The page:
Meditation is the universal practice used around the world by religious and secular alike as a way to stop the mind, relax the soul, and grow in wisdom; and today, in our nonstop world, it is more necessary than ever. Meditation is best done in total quiet. But when first starting out, it can be helpful to have instructions. The internet is full of great meditation advice (below are some of our favorite sites), but there was, until now, something missing: when I first began to meditate, I looked all over for short audio instructions to help begin a silent meditation. I could not find any. What I found were countless guided meditations. This type of meditation is great, but it does much of the work for your mind. Guided meditation can risk turning into another form of media consumption, someone else guiding your mind. The goal of meditation is to put you back in control of your mind. So we have started creating a series of “meditation starters,” or simple audio guides to help anyone settle into and begin a meditation. These are not full-length guides but opening instructions that point you toward your own inner ability to calm down, heal, and see deeply. The real work happens when the audio ends and you are left with silence. Explore and enjoy our growing bank of Meditation Starters.
Meditation has two main aspects: first, meditation is about stopping; second, it is about looking deeply. The focus of the practices here is on stopping. This stopping has three parts: pausing our mind; calming down; and, finally, resting.
In-Out, Deep-Slow, Calm-Ease, Smile-Release Meditation
When I first struggled to begin meditating, this simple series of mindful phrases, offered by Zen Master and humanitarian Thích Nhất Hạnh, became a wonderful tool for calming down, relaxing, and connecting with the breath.
Body Scan Meditation
A simple body scan meditation is a great way to relax before connecting deeply with the breath and meditating in silence.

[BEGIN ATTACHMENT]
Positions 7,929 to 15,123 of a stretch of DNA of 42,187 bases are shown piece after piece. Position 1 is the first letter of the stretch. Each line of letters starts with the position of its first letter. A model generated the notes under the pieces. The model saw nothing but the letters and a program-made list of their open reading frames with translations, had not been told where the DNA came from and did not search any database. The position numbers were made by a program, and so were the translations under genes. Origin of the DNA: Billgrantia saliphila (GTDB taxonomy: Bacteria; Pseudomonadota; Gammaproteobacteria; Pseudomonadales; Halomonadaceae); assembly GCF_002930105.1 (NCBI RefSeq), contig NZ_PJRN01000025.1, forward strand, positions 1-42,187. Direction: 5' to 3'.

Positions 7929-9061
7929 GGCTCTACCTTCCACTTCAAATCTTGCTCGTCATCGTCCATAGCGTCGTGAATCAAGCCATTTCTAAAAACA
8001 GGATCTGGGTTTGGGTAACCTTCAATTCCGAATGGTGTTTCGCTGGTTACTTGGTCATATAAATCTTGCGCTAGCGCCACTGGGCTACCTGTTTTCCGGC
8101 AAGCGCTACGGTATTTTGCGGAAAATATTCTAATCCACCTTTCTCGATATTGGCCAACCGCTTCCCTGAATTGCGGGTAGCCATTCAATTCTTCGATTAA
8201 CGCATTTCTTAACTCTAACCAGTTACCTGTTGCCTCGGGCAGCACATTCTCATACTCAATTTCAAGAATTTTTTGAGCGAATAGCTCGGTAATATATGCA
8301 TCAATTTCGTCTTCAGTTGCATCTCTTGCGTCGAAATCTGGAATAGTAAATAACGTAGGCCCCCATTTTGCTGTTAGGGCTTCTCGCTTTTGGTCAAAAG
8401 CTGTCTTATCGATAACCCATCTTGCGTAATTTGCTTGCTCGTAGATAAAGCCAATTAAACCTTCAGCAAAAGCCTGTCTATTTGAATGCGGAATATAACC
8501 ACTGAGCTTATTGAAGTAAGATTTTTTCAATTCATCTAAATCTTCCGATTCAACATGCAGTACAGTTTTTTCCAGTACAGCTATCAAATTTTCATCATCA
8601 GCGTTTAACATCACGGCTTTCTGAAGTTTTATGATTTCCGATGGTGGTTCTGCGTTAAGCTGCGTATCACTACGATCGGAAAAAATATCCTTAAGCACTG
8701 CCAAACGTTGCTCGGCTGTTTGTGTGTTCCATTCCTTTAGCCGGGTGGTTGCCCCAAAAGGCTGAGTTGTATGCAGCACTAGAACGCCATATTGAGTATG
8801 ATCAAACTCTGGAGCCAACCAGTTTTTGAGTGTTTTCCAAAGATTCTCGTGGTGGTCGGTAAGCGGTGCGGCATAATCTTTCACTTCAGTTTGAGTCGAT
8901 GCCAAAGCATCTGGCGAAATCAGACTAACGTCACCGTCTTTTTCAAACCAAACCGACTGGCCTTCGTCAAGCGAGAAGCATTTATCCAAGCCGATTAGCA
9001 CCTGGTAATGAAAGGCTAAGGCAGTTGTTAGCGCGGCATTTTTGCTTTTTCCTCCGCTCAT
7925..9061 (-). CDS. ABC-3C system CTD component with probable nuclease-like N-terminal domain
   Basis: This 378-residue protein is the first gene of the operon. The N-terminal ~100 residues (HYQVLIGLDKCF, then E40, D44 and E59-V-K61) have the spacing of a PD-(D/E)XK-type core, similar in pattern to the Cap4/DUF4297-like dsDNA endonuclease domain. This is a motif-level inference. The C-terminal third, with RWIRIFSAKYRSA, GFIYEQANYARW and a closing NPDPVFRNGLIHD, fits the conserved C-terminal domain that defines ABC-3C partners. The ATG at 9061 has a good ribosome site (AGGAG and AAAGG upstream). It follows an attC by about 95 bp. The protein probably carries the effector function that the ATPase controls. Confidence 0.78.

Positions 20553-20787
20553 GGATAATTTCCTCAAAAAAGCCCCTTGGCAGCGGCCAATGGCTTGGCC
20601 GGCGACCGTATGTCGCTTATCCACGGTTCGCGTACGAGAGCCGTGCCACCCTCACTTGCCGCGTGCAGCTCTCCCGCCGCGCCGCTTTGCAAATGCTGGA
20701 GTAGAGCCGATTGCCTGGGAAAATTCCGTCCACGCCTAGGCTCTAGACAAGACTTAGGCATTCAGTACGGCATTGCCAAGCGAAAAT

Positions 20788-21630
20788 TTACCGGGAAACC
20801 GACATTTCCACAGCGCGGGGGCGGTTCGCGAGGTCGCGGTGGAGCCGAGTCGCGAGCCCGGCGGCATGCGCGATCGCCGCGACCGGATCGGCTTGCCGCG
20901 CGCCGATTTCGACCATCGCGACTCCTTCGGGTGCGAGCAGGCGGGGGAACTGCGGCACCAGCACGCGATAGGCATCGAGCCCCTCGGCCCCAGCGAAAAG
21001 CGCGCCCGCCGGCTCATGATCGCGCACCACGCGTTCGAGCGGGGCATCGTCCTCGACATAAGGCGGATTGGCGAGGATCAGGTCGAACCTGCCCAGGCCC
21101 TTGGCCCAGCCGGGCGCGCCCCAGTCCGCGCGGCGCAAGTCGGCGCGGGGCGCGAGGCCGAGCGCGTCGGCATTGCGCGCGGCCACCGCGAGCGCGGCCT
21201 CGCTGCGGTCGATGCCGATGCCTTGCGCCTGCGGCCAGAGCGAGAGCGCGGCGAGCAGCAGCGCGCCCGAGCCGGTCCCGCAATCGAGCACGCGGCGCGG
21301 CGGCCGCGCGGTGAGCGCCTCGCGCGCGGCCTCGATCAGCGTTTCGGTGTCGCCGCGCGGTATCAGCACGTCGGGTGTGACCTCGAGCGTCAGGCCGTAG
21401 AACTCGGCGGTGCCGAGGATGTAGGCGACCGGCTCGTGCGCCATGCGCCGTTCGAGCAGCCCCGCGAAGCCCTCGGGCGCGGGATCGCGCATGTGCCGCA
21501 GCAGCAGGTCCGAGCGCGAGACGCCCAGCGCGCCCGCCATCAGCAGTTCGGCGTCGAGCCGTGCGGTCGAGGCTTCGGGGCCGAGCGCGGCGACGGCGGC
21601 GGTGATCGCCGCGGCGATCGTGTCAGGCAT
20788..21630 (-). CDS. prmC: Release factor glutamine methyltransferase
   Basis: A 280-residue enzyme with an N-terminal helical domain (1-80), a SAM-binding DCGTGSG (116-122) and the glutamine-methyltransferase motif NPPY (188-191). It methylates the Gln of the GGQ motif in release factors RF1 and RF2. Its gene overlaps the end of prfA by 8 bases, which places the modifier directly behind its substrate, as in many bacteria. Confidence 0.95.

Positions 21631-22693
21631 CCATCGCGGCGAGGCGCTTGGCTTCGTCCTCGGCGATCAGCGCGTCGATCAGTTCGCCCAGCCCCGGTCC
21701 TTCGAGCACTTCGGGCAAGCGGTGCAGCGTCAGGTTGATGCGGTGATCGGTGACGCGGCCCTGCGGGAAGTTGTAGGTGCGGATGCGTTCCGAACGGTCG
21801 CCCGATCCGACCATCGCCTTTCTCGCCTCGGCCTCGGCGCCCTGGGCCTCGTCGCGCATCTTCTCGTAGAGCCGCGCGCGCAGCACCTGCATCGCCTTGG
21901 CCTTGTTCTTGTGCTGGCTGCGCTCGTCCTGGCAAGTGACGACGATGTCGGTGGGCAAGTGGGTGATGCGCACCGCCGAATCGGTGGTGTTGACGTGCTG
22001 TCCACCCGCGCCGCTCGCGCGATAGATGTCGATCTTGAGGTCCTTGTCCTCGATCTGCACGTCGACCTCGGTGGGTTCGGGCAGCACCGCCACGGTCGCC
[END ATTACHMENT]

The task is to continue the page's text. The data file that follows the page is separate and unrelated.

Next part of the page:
“Love Everything” is the mindful phrase I try to take everywhere I go. It’s a reminder to embrace and be open to every moment of your life, even the worst moments, which are there to help us grow in compassion and wisdom. When you love every minute, every second, every rose, every thorn, every stranger, every disaster, every illness, every moment, you truly are enlightened.
Mountain Cloud Meditation
One to Ten Counting Meditation
This is one of the most common mindfulness meditation practices recommended by masters from around the world for beginners who wish to establish a practice. It’s a simple counting exercise, counting each in and out breath from one up to ten and then back. When you lose track of your count, it means you’ve gotten lost in thought. Then you start over. Great for developing concentration and quickly ceasing the mind from its endless loops of thoughts.
More on Meditation
As I said above, meditation has two main aspects: stopping and looking deeply. The focus of the practices here are on stopping.
Many meditation techniques can be summed up quite simply: sit and pay attention to your breath. That’s all the instruction some masters give. What I discovered when I first tried it for myself was that my mind was in total chaos, a loop of endless thoughts that were impossible to turn off. It was like flipping through late-night cable, seeing endless clips and awful reruns. In fact, this is why many people, at first reaction, do not like meditation. It’s too raw. You actually have to see the chaos that goes on inside yourself. Most of us keep relentlessly busy just for the purpose of not having to see clearly what goes on in our own heads.
So it turns out, it is not that easy to pause the mind, sit calmly, and rest. When I started meditation, I needed mantras and visual techniques to help me clear out the junk. As one of my favorite teachers says, our minds are like a dirty, old light bulb hanging in a dark room, and it takes quite some time to slowly polish away the years of crud that crusted over the light.
Instead of just sitting and paying attention to your breath, there are techniques to help you keep focused. One such technique is to follow your breathing in one part of your body. I like to follow my breathing in my stomach, feeling it rise and fall, rise and fall. Even with regular practice, for many years, my mind wanders.
What really always helped me, was meditation starters. I found full-length guided meditations intrusive, because they told me what to think (which meant, I was still thinking). But meditation starters are different. This is the method often employed by my favorite teachers: they open with some mindful words and phrases to guide their students, then release them to the silence. Meditation starters are simple, two to five minute audio clips that help you get grounded and started on your meditation. Our goal at Tall Trees Grow Deep is to create a bank of these meditation starters, great for kids and adults.
Other great meditation resources:
Audio Dharma: A great set of resources offered by the Insight Meditation Center. Gil Fronsdal has a wonderful course on beginning meditation.
Zencast: Another great site full of meditation advice.